I took the short hike up the hill along side the dusty road to take in the estuary and Maramaratotara Bay in one direction and Lonely Bay and Cooks Bay around the other side of the cliff. Continue reading Shakespeare’s Cliff Reserve
Inside Te Wairoa’s buried village, was a trail that followed Tarawera River to the falls with approximately one hundred steps down to the bottom. Continue reading Te Wairoa Falls Trail
Tikitapu was named after the daughter of a chief who lost her sacred greenstone neck ornament. The pristine waters, located just out of Rotorua, were surrounded by a forest of tree ferns. Continue reading Tikitapu (Blue Lake)
The aqua water of Lower Joffre Lake mirrored the pines on the opposite bank. Above loomed Matier Glacier with its melting ice cascading from Upper Joffre Lake, to Middle Joffre Lake, to the one I stood near. The sun glistened on the snow covering the peak, making it impossible to turn back. Continue reading Joffre Lake Provincial Park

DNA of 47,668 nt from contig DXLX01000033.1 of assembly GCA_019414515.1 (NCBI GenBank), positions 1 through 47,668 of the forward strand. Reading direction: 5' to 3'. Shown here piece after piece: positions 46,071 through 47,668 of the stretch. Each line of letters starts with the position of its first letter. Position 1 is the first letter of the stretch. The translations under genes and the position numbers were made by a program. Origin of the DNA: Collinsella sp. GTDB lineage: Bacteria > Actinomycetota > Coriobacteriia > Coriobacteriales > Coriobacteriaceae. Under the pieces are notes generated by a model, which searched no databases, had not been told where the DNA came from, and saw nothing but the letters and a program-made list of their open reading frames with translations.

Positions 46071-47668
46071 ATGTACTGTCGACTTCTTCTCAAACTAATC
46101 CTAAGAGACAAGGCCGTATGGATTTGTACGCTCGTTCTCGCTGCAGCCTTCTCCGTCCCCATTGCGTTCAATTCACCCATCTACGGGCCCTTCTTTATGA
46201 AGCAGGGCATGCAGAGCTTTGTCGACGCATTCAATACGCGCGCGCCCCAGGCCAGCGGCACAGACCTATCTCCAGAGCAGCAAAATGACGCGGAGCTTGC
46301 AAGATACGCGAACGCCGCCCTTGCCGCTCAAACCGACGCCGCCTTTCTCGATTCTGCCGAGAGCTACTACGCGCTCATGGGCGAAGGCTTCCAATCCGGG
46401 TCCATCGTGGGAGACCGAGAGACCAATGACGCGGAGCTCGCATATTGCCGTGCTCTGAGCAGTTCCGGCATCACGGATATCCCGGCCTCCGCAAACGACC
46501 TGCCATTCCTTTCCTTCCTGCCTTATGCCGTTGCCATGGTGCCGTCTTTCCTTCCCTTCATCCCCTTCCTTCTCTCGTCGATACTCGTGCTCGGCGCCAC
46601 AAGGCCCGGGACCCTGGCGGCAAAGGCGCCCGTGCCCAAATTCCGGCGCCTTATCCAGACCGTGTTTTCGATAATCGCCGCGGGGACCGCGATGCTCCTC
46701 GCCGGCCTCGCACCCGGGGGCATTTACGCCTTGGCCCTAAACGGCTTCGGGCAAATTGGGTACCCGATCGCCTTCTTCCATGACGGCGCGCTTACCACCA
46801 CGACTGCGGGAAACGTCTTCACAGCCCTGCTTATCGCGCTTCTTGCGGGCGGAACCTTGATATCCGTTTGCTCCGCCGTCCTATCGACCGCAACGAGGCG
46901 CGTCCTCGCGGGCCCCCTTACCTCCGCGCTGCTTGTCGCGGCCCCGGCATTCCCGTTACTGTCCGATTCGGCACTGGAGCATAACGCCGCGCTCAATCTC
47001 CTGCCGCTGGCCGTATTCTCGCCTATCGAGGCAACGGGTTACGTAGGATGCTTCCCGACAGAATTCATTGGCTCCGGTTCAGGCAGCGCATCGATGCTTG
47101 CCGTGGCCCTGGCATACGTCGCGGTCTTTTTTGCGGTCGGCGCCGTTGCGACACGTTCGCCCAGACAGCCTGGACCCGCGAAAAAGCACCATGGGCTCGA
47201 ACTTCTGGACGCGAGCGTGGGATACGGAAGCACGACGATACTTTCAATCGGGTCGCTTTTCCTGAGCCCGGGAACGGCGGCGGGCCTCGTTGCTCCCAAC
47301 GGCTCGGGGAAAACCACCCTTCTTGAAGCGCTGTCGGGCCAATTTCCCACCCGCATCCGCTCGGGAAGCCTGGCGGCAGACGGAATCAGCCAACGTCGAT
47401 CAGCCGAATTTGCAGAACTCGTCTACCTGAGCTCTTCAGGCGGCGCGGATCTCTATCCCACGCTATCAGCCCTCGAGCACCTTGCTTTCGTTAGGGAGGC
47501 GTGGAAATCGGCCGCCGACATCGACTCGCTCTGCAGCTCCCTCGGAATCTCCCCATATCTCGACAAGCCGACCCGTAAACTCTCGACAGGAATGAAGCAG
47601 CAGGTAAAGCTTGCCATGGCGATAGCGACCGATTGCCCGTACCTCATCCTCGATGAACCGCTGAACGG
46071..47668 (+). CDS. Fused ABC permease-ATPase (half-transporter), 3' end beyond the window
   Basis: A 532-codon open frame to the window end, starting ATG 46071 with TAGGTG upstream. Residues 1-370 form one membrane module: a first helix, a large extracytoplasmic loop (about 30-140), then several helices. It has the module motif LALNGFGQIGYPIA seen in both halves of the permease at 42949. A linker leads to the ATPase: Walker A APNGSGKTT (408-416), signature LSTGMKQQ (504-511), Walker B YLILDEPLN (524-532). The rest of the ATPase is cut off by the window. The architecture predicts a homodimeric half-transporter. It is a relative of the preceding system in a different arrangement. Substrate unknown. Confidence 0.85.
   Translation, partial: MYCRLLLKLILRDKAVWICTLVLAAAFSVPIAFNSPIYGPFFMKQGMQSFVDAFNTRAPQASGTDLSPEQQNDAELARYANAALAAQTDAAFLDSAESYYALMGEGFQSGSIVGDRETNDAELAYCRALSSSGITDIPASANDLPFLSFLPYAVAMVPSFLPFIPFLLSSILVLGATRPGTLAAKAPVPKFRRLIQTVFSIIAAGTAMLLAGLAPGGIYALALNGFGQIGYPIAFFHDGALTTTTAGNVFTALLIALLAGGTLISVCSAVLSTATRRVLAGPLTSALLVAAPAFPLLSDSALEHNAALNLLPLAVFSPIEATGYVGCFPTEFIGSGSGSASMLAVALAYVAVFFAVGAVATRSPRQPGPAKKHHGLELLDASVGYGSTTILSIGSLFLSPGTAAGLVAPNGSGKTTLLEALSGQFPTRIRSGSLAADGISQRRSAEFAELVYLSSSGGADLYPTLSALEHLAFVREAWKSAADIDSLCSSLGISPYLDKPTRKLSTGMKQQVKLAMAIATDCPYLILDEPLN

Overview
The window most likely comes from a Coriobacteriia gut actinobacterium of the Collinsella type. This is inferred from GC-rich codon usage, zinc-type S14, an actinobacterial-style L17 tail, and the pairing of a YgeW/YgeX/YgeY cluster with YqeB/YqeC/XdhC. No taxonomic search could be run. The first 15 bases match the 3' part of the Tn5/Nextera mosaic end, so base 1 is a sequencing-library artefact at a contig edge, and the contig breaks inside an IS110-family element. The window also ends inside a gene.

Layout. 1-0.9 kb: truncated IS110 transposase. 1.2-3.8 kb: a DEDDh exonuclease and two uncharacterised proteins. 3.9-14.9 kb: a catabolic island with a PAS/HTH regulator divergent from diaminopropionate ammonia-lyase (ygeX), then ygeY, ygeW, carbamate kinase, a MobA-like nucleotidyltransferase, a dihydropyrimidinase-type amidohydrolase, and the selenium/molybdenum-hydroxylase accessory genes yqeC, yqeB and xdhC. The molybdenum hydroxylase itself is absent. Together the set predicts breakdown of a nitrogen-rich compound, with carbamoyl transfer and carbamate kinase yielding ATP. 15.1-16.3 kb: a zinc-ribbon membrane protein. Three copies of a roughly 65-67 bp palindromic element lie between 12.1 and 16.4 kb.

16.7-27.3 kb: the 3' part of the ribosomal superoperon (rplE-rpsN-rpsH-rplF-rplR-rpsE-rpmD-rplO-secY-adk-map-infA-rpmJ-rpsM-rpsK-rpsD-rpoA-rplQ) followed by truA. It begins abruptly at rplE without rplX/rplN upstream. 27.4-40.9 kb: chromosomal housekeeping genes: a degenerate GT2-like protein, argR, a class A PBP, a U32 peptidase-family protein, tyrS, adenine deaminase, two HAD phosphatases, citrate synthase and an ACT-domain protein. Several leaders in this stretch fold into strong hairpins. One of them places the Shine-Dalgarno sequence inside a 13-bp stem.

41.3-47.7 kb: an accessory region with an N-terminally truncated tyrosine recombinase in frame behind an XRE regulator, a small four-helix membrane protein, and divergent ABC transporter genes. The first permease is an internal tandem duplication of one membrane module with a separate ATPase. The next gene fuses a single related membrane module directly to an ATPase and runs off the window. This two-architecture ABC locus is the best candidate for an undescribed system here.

Barnett Marine Park, just off the highway in Burnaby, is a place to hike if you want that open space feeling rather than being enclosed by tall trees as in most of B.C.’s hiking trails. Continue reading Barnett Marine Park
Lynn Canyon Park’s Twin Falls was nothing spectacular, but the trail down to the falls was worth the short hike. Continue reading North Vancouver’s Twin Falls
Further north from Newfoundland’s Port au Choix was Flowers Cove where on a clear day, it was possible to see the coastline of Labrador. On the day I arrived in the tiny town, this wasn’t possible but I wasn’t disappointed because I’d come to see the thrombolites.
According to the sign along the well-maintained trail, thrombolites, or living rocks, were like the earliest forms of life on earth from over three billion years ago. Not only were they ancient, but rare. In fact, they are only found in one other place in the world, Shark Bay in Western Australia.